FIFA legend Jaiyah Saelua caught the world’s attention as one of the subjects of Mike Brett and Steve Jamison’s 2014 feature documentary Next Goal Wins which celebrated the resilience and passion of American Samoa’s national football team. Best known for their spectacular 31-0 loss to Australia in 2001 during a World Cup qualifying match, a decade later the team was attempting to break their 38 match losing streak or at least score a goal in the qualifiers for the 2014 World Cup. Jaiyah, who is both transgender and fa’afafine (a third gender long recognized in the Sāmoas), was part of that lineup, making her the first out trans person to play for their national team in a FIFA sanctioned game. Her story, and that of her teammates, is the inspiration behind Oscar-winner Taika Waititi’s latest film, also titled Next Goal Wins, which world premiered at the Toronto International Film Festival and opens in US theaters on Friday, November 17th, with Kaimana making her acting debut in the role of Jaiyah starring opposite Michael Fassbender.
Ahead of the film’s release, Jaiyah Saelua spoke exclusively with The Queer Review’s editor James Kleinmann about what playing for her national team has meant to her, taking on the role of advocate as well as athlete, and accepting early on that the movie version of her would be different from the real life Jaiyah.
James Kleinmann, The Queer Review: You first started playing football competitively when you were 11 years old, what has the game meant to you in your life?
Jaiyah Saelua: “I fell in love with it at 11 years old because it was the only sport that I was offered at school and because at the grassroots level you play in a mixed, co-ed team, so it’s girls and boys versus another school with a girls and boys on the same team. We went on to win the championship title and I was named the most valuable player of the league. By 14, I was drafted to the national team and that was where my real passion for the sport began to grow because I was representing my country. That feeling of hearing the FIFA anthem while you’re walking onto the pitch and then standing in two lines with your opposing team and hearing your national anthem play while your hand is on your heart is incredible.”
“Being able to be myself and to represent my country was the pinnacle of soccer for me. Representing my country, then growing in the sport to the point where I was named the captain of the national team—as a trans woman and as a fa’afafine—is a testament to my people, the acceptance that we have and the fact that fa’afafine have a responsibility and a role in society. It all comes down to the fact that it’s a fun sport, I’m good at it, and I can be myself whilst representing my country. Those are the aspects that really drew me to to the sport.”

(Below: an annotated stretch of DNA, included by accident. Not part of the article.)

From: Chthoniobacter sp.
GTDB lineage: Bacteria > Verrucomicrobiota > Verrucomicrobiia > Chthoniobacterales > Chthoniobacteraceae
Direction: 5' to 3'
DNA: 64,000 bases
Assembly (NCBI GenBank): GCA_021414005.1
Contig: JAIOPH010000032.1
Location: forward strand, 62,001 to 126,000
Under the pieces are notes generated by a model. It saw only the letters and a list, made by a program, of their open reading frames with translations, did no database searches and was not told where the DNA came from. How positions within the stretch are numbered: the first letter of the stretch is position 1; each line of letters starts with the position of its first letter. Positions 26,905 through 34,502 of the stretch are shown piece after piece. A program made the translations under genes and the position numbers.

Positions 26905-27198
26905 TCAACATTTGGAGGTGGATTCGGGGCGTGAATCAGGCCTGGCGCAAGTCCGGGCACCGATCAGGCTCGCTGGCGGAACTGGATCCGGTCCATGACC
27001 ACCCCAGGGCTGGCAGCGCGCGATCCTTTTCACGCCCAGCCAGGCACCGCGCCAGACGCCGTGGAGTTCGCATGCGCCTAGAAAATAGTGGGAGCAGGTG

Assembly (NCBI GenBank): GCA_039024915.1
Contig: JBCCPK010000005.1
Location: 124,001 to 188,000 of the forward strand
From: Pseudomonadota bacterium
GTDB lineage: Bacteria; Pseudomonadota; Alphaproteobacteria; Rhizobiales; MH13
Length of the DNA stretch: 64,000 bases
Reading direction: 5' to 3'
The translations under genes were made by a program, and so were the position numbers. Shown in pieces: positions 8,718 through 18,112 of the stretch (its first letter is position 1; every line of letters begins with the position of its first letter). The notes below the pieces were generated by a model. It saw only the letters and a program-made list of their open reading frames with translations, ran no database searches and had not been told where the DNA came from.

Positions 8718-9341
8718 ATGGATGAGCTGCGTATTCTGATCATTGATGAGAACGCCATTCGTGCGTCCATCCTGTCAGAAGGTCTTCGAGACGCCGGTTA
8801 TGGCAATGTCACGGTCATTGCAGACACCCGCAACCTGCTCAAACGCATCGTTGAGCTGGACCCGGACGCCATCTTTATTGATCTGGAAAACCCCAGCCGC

Being the first openly trans person to play on a national team and in a FIFA World Cup qualifying match put you in the position of being an advocate. How have you found taking on that role in addition to being an athlete and a coach?
“To be real with you, I didn’t know that it could even be a thing when I was recognized by FIFA as the first out trans woman to play in a FIFA sanctioned tournament in 2011. I thought, ‘What is that? Out of the more than 200 members who are FIFA affiliated countries in the world, and all the years that FIFA has been an organized entity, there hasn’t been a single person like myself to represent their country?!’ And when it did happen, it came from somewhere that is not only one of the smallest countries in the world, but one with one of the worst football teams!”
“To be from that kind of demographic and to have such a huge impact, I didn’t realize until the work started to roll in what a big platform it had created for me and how big the responsibility was. At first it was overwhelming and when it comes to advocacy, even now after so many years, I’m still learning and it’s ever changing. The narrative changes, our focus changes, and so I struggle at times. But I think the best that I can do is to tell the truth about my identity, about where I’m from, and my experiences and to hopefully inspire people. That’s been the basis of my advocacy work so far and it’s taken me to a lot of places.”